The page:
U.S. dollar remains in the red. What about Euro and Yen?
The U.S. dollar continued declining against the basket of six major currencies on Thursday. U.S. inflation data was softer than analysts expected. As a result, investors avoided bets about an aggressive interest rate increase by Fed.
The Japanese yen and Euro both benefited from the greenback’s weakness. They added to Wednesday’s gains today. The yen surged forward by 0.2% to 132.615 yen per USD. Meanwhile, the common currency gained a quarter of a percent, exchanging hands at $1.03255 at last.
The British Pound remained flat against the U.S. dollar today. It traded broadly at $1.22250. However, the sterling jumped by more than 1% on Wednesday. The dollar index ended in the red in early European trading hours. It shaved off 0.2% to 105.010 on Thursday. Before that, the greenback suffered its biggest daily plunge of 1% in five months during the previous session.
On Wednesday, new data showed that U.S. consumer prices remained unchanged last month after soaring by 1.3% in June. Currency analysts at Commerzbank noted that this data gave hope that inflation has hit its highest point. The Federal Reserve will likely need to hike rates less sharply, especially if it wants to control soaring inflation.
Market participants bet that the agency would increase rates by 75 basis points for a third consecutive time in September. However, currently, they contemplate only a half-point hike. On Wednesday, Fed policymaker Neal Kashkari stated that the bank was very far away from declaring victory when it comes to inflation.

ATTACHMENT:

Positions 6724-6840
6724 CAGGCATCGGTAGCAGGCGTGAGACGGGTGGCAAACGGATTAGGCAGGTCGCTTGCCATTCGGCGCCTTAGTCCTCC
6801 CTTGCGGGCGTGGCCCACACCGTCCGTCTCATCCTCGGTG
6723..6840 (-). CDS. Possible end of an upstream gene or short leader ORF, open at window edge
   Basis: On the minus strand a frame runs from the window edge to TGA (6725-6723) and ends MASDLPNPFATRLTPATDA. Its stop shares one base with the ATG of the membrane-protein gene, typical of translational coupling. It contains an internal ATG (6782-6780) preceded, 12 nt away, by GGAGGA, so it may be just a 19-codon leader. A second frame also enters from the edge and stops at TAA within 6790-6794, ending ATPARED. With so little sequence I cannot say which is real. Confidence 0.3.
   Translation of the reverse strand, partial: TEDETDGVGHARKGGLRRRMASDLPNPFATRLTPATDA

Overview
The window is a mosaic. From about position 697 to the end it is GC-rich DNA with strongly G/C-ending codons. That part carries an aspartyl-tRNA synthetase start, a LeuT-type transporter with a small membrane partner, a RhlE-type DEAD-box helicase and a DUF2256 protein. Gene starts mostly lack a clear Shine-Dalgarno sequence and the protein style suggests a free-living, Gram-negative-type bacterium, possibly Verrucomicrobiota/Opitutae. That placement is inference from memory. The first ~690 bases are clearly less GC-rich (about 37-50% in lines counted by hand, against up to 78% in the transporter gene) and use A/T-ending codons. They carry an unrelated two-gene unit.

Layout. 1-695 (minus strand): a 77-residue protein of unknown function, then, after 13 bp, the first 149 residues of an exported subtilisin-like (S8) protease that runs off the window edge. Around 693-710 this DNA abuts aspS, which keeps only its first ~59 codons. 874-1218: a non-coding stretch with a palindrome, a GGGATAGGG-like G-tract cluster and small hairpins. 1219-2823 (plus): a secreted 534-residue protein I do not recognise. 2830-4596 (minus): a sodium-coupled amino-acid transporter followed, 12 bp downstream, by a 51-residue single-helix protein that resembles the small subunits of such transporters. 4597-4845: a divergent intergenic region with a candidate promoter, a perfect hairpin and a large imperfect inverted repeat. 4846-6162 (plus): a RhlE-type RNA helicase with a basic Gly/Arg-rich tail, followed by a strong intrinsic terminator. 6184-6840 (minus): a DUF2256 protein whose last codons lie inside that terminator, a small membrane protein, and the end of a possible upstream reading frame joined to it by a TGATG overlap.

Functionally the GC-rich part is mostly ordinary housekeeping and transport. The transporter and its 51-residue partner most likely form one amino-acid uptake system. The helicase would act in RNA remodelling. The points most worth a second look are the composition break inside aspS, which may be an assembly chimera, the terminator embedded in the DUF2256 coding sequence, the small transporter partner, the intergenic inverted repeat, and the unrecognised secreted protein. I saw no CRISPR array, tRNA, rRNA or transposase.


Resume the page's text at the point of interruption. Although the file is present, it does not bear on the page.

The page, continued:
How are the EM currencies faring?
The Singapore dollar remained flat in Asia. According to new data, the city-state’s economy expanded less than analysts expected in Q2. In addition, the government decided to cut its 2022 growth projections. The global outlook is uncertain due to the Russia-Ukraine war and skyrocketing inflation.
On Thursday, the Chinese Yuan plummeted by 0.2%. In Zhejiang province, export hub Yiwu imposed a three-day lockdown to hinder the spread of COVID-19 due to the recent outbreak. The Yuan has already suffered greatly due to coronavirus restrictions.
On the other hand, the Indonesian rupiah surged forward to a more than the six-week peak on Thursday. Most Asian currencies also rallied versus the declining dollar. As a result, South Korea’s won added 0.6%, along with the rupiah. But the Philippines Peso edged up slightly, trading without significant gains.
Moreover, the Taiwan dollar and Malaysia’s ringgit jumped by 0.2% each. Alvin Tan, the head of Asia FX strategy at RBC Capital Markets, stated that risk appetite has been improving globally. As the rupiah is a high-carry currency, it benefited strongly compared to other currencies.
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